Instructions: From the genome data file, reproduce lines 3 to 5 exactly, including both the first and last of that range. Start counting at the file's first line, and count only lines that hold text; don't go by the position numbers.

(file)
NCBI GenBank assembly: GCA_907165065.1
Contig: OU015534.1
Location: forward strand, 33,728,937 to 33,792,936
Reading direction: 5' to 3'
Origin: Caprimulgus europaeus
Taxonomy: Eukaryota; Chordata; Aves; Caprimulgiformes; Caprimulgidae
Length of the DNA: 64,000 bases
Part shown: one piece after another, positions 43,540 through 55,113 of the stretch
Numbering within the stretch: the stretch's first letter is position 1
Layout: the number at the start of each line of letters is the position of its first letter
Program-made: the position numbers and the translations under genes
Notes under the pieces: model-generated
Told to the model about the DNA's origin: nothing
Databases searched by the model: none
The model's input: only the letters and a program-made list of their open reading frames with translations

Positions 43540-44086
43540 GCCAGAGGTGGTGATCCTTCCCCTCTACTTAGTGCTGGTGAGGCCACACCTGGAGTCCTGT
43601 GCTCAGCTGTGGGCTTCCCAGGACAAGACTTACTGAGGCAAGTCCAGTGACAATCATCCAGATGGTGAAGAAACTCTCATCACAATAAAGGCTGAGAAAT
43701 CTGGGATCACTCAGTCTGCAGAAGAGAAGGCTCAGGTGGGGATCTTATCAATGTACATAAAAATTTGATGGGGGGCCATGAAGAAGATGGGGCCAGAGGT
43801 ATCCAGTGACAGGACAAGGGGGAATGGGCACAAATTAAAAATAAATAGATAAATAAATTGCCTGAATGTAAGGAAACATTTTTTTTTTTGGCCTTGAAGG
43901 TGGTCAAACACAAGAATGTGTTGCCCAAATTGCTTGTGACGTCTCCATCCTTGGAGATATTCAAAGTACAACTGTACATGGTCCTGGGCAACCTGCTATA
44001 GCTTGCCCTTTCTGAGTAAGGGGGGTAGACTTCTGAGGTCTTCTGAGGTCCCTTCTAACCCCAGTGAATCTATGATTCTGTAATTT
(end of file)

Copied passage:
Location: forward strand, 33,728,937 to 33,792,936
Reading direction: 5' to 3'
Origin: Caprimulgus europaeus